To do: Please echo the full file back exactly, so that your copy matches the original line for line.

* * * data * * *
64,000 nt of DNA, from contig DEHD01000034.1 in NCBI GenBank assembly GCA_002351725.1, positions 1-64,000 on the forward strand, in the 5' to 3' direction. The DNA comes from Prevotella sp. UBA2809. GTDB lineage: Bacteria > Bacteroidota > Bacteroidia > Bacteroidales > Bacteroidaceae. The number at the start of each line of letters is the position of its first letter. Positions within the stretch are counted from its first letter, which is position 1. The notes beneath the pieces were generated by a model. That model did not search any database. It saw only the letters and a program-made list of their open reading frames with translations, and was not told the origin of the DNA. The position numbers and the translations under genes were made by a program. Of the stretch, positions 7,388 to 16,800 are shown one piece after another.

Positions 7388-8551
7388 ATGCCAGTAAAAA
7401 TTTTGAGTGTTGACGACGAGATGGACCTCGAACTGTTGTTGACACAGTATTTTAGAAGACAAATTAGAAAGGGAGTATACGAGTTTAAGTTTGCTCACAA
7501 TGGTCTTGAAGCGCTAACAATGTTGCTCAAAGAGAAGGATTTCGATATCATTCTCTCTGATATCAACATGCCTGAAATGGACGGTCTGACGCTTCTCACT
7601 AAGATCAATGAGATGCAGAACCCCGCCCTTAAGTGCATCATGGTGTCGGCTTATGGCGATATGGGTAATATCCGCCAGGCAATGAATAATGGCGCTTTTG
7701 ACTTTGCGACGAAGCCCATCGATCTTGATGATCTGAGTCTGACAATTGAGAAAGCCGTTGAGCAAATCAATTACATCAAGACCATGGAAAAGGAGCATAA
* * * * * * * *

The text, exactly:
64,000 nt of DNA, from contig DEHD01000034.1 in NCBI GenBank assembly GCA_002351725.1, positions 1-64,000 on the forward strand, in the 5' to 3' direction. The DNA comes from Prevotella sp. UBA2809. GTDB lineage: Bacteria > Bacteroidota > Bacteroidia > Bacteroidales > Bacteroidaceae. The number at the start of each line of letters is the position of its first letter. Positions within the stretch are counted from its first letter, which is position 1. The notes beneath the pieces were generated by a model. That model did not search any database. It saw only the letters and a program-made list of their open reading frames with translations, and was not told the origin of the DNA. The position numbers and the translations under genes were made by a program. Of the stretch, positions 7,388 to 16,800 are shown one piece after another.

Positions 7388-8551
7388 ATGCCAGTAAAAA
7401 TTTTGAGTGTTGACGACGAGATGGACCTCGAACTGTTGTTGACACAGTATTTTAGAAGACAAATTAGAAAGGGAGTATACGAGTTTAAGTTTGCTCACAA
7501 TGGTCTTGAAGCGCTAACAATGTTGCTCAAAGAGAAGGATTTCGATATCATTCTCTCTGATATCAACATGCCTGAAATGGACGGTCTGACGCTTCTCACT
7601 AAGATCAATGAGATGCAGAACCCCGCCCTTAAGTGCATCATGGTGTCGGCTTATGGCGATATGGGTAATATCCGCCAGGCAATGAATAATGGCGCTTTTG
7701 ACTTTGCGACGAAGCCCATCGATCTTGATGATCTGAGTCTGACAATTGAGAAAGCCGTTGAGCAAATCAATTACATCAAGACCATGGAAAAGGAGCATAA